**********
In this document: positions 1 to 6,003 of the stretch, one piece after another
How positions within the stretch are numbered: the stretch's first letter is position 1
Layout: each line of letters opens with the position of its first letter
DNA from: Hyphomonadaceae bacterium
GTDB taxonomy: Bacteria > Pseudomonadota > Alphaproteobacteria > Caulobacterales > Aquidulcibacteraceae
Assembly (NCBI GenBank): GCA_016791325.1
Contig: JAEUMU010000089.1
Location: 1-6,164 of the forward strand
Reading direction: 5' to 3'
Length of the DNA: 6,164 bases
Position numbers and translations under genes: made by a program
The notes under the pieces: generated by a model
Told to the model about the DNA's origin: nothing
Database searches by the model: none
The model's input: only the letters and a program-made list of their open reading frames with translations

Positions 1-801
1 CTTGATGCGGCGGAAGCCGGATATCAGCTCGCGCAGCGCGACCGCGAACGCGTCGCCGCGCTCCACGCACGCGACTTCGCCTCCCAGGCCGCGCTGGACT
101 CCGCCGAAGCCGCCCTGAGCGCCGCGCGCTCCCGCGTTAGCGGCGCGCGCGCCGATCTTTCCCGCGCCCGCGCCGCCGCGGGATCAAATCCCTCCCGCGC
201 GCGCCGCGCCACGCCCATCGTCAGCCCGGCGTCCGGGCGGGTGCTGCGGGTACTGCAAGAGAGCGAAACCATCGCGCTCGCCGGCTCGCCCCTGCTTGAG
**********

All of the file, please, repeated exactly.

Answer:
In this document: positions 1 to 6,003 of the stretch, one piece after another
How positions within the stretch are numbered: the stretch's first letter is position 1
Layout: each line of letters opens with the position of its first letter
DNA from: Hyphomonadaceae bacterium
GTDB taxonomy: Bacteria > Pseudomonadota > Alphaproteobacteria > Caulobacterales > Aquidulcibacteraceae
Assembly (NCBI GenBank): GCA_016791325.1
Contig: JAEUMU010000089.1
Location: 1-6,164 of the forward strand
Reading direction: 5' to 3'
Length of the DNA: 6,164 bases
Position numbers and translations under genes: made by a program
The notes under the pieces: generated by a model
Told to the model about the DNA's origin: nothing
Database searches by the model: none
The model's input: only the letters and a program-made list of their open reading frames with translations

Positions 1-801
1 CTTGATGCGGCGGAAGCCGGATATCAGCTCGCGCAGCGCGACCGCGAACGCGTCGCCGCGCTCCACGCACGCGACTTCGCCTCCCAGGCCGCGCTGGACT
101 CCGCCGAAGCCGCCCTGAGCGCCGCGCGCTCCCGCGTTAGCGGCGCGCGCGCCGATCTTTCCCGCGCCCGCGCCGCCGCGGGATCAAATCCCTCCCGCGC
201 GCGCCGCGCCACGCCCATCGTCAGCCCGGCGTCCGGGCGGGTGCTGCGGGTACTGCAAGAGAGCGAAACCATCGCGCTCGCCGGCTCGCCCCTGCTTGAG